Wonderful care at home. Diane has lived with an ileostomy for 12 years and made these comments after her telehealth visit. “I felt relieved, optimistic, comforted, and confident after my video session with a certified ostomy nurse. I showed the nurse my stoma and reddened irritated skin on the video camera and she showed me how to take care of it. It was so simple I couldn’t believe it. I was so relieved to find a solution to my problems that no one else could fix. The ostomy nurse made me feel optimistic that I could continue to live a healthy active life with an ostomy. The visit gave me comfort that my issue was not serious and that there was a quick solution. The one-on-one virtual session gave me confidence that if I have issues, I have someone I can go to immediately for help. Lastly, the most beneficial part was I did not have to take off from work or leave my comfy home for this wonderful care” (personal communication, March 2020).
Learning about resources. Theresa, who had a radical cystectomy and now has a urostomy explains, “My face-to-face video meeting with an ostomy nurse gave me confidence that we will find solutions to my leaking pouch and skin problems. I felt I had a person who cared and understood my unique situation. The ostomy nurse offered resources that I would have never known if I didn’t meet with her. Video conferencing was very new to me. I was worried initially, but now this is the way I will be receiving my ostomy care” (personal communication, January, 2020).
Decreasing anxiety. According to Pastor Tim, who has a new colostomy, “The most complicated thing was changing the pouch. Not being familiar with the supplies was very overwhelming. The telehealth ostomy nurse was able to decrease my anxiety by addressing all of my questions. My wife and I were able to learn how to cut the appliance to fit my stoma and apply it on our own through video demonstration. This was awesome! I didn’t have to leave my home. The ostomy nurse was very professional and made me comfortable when I was frustrated trying to figure out this bag system by myself. She gave suggestions—for example, using a full-length mirror to apply the pouching system, which helped tremendously. The best part was I didn’t have to go to a clinic, hospital, or primary care doctor to get expert ostomy care. Telehealth ostomy nurses were all of that and much more. I would recommend this portal of care to anyone” (personal communication, November 2019).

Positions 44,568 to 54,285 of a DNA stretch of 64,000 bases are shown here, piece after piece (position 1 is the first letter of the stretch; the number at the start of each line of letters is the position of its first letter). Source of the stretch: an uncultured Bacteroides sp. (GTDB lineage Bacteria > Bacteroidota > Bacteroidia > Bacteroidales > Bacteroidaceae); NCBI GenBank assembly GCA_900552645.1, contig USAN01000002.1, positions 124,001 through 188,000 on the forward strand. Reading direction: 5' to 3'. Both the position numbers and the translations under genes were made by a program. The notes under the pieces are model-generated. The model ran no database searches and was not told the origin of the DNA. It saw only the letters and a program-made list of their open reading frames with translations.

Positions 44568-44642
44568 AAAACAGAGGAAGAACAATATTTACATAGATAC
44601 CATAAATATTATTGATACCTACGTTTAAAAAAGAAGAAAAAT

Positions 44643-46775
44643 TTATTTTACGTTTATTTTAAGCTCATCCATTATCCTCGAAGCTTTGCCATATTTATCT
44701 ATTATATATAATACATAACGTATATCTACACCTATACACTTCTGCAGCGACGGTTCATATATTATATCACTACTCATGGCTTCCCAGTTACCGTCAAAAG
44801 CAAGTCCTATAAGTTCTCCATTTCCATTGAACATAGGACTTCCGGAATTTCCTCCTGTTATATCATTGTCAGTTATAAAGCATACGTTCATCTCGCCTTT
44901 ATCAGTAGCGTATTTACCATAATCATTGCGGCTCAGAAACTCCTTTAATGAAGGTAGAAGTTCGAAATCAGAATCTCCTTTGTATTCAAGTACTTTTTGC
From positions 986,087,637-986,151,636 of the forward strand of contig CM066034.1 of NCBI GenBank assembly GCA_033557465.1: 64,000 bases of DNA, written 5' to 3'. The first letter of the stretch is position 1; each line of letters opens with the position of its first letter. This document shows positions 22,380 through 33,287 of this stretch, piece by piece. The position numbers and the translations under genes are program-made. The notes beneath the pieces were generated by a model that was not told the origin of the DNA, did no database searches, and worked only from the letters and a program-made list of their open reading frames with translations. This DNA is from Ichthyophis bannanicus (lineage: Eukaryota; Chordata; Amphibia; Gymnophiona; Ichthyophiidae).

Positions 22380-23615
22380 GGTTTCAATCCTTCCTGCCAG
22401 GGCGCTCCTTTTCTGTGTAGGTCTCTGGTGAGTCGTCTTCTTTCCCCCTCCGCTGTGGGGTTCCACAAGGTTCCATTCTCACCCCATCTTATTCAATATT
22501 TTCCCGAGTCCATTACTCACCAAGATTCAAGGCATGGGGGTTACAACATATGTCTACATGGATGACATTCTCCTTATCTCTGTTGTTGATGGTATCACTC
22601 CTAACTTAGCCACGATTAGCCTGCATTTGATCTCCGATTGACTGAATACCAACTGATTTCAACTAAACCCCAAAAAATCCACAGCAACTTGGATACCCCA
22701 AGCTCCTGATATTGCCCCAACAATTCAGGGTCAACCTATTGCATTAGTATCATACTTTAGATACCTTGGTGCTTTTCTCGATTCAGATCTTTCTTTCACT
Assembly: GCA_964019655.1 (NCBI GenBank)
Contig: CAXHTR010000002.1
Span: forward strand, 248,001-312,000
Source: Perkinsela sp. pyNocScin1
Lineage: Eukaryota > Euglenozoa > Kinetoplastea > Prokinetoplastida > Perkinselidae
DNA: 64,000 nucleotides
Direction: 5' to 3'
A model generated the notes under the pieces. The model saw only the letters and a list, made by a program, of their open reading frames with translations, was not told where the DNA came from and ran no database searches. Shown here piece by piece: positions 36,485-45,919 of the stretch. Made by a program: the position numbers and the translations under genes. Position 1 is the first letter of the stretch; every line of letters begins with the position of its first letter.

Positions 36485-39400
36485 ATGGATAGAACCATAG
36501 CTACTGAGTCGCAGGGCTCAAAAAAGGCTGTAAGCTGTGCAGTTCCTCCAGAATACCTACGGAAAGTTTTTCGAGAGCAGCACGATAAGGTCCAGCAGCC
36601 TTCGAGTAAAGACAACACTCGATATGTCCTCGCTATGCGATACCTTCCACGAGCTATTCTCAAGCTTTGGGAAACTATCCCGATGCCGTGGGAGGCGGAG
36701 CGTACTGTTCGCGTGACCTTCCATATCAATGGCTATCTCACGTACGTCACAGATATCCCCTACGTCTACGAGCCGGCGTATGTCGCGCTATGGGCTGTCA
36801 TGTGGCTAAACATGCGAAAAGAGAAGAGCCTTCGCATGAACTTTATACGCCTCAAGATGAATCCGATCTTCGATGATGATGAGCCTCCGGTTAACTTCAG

Call to Action
According to Strehle and Shabde,10 telehealth means, “healing at a distance.” Now more than ever, it is essential to educate the public on how telehealth is an acceptable choice for providing quality of care through secure platforms. Even though only a few current studies explain how telehealth can benefit ostomy patients, virtual visits have shown increased access to care, decreased health care expenses, and reduction in readmissions.3 With a new focus on adopting telehealth-related practices, the issues surrounding time management, lack of surgeons focusing on ostomy-related problems, and shortage of certified ostomy nurses can be mitigated exponentially.
Telehealth is a remedy for ostomates who are seeking specialized ostomy nurses. Certified ostomy nurses are experts, educators, and advisors, collaborating with ostomates regarding health care needs. New ostomy telehealth services are available to bridge gaps in health care. For telehealth resources and information on who specializes in ostomy care, please visit the United Ostomy Associations of America webpage Ostomy Healthcare Resources at www.ostomy.org. Technology is best when it brings people together. It is not just a tool—it can give a patient a voice they may have not had before.
This column was not subject to the Wound Management & Prevention peer-review process.
Author: Gina Day, BSN, RN, CWON